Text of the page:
Former Colombian president Cesar Gaviria raised questions regarding the war on drugs policy of current Philippines president Rodrigo Duterte, penning an opinion piece that was published in the New York Times in early February, 2017. As Colombia’s president during the time of Pablo Escobar, one of the most infamous drug kingpins in all of history, Gaviria has plenty of experiencing waging a war against drugs. In his heyday, it was reported that Escobar built a multi-billion dollar drug empire, and supplied about eighty percent of the cocaine in the United States.
While Colombian authorities did track and kill Escobar under Gaviria’s authority, Gaviria expresses regret regarding the techniques he used to accomplish his goals. The tone of the op-ed is regretful, as he states that while he does feel that he played a personal role in ensuring Columbia becoming safe, he also feels as though the accomplishment came at a terrible price. Now, with the benefit of hindsight, he hopes to confer his shifting opinions on the matter to Duterte, in the hopes that he could successfully challenge Duterte’s drug control strategy.
In Gaviria’s eyes, Duterte is heading down the same path the former Columbian leader had once followed. Gaviria called out Duterte’s strategy of throwing billions of dollars into a campaign designed to completely eradicate drugs. Gaviria sees parallels with the former Columbian government’s attempt to pour everything into the drug problem, leading to a relentless campaign that involved throwing anyone associated with the illegal drug trade into prison. However, in Gaviria’s opinion, these drastic measures did little to create a safer environment, instead leading to many deaths and new problems that had to be grappled with.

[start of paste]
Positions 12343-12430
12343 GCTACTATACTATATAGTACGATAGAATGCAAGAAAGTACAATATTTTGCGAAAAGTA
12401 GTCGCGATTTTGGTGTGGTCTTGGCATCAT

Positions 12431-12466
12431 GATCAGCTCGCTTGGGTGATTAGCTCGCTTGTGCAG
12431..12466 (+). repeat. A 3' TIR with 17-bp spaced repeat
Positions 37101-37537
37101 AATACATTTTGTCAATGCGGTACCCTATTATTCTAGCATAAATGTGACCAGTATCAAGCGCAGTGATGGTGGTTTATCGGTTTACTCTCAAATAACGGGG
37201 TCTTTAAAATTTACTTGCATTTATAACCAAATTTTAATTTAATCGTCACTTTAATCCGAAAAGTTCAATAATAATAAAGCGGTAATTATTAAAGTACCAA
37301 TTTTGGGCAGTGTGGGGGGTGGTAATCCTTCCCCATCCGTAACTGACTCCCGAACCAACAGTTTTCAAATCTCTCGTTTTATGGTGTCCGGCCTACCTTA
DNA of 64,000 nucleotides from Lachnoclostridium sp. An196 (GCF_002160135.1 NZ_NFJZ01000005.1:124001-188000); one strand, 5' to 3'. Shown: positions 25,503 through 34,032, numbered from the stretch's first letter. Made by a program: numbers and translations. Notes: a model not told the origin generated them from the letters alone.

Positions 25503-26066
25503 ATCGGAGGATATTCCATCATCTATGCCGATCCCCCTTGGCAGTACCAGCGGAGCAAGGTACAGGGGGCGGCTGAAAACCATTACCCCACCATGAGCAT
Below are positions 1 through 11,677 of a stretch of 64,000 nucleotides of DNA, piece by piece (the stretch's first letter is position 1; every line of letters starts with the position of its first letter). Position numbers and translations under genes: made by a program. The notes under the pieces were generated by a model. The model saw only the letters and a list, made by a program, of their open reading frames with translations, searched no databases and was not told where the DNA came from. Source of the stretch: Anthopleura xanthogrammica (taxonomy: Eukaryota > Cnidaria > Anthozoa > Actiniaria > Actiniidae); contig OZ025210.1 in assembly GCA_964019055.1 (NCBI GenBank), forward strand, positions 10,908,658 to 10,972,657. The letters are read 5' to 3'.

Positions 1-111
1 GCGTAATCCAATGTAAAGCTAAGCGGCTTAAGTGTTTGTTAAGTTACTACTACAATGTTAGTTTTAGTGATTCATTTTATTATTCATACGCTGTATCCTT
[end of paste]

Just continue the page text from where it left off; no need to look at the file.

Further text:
Instead of following in Columbia’s footsteps when it comes to the war on drugs, Gaviria instead argued that Duterte should begin moving away from a model based on larger prisons and more aggressive policing. Instead, Gaviria supported the utilization of a more balanced strategy that incorporated humanitarian and health concerns, rather than simply placing an emphasis on overcoming the drug problem by applying additional force. Gaviria made it clear that, while the harsh policies of the Columbian government may have polled well while they were being implemented, he nevertheless found the war on drugs to be unwinnable. He advised Duterte to avoid making the same mistake, and simply walk away from an unwinnable war while he still could.
Gaviria explained that it was only once the Columbian government recognized drugs as a social problem and began responding accordingly that real progress was made. The former president drove home the notion that the extremely high cost in terms of human life did not justify the results that could be obtrained by a war on drugs. Gaviria concluded that, no matter what beliefs Duterte may possess, there will always be substances and users in the Phillipines – and everywhere else. Instead, recovery is the better solution.
If you’re struggling with an addiction to drugs, contact the American Drug Testing Center for treatment options.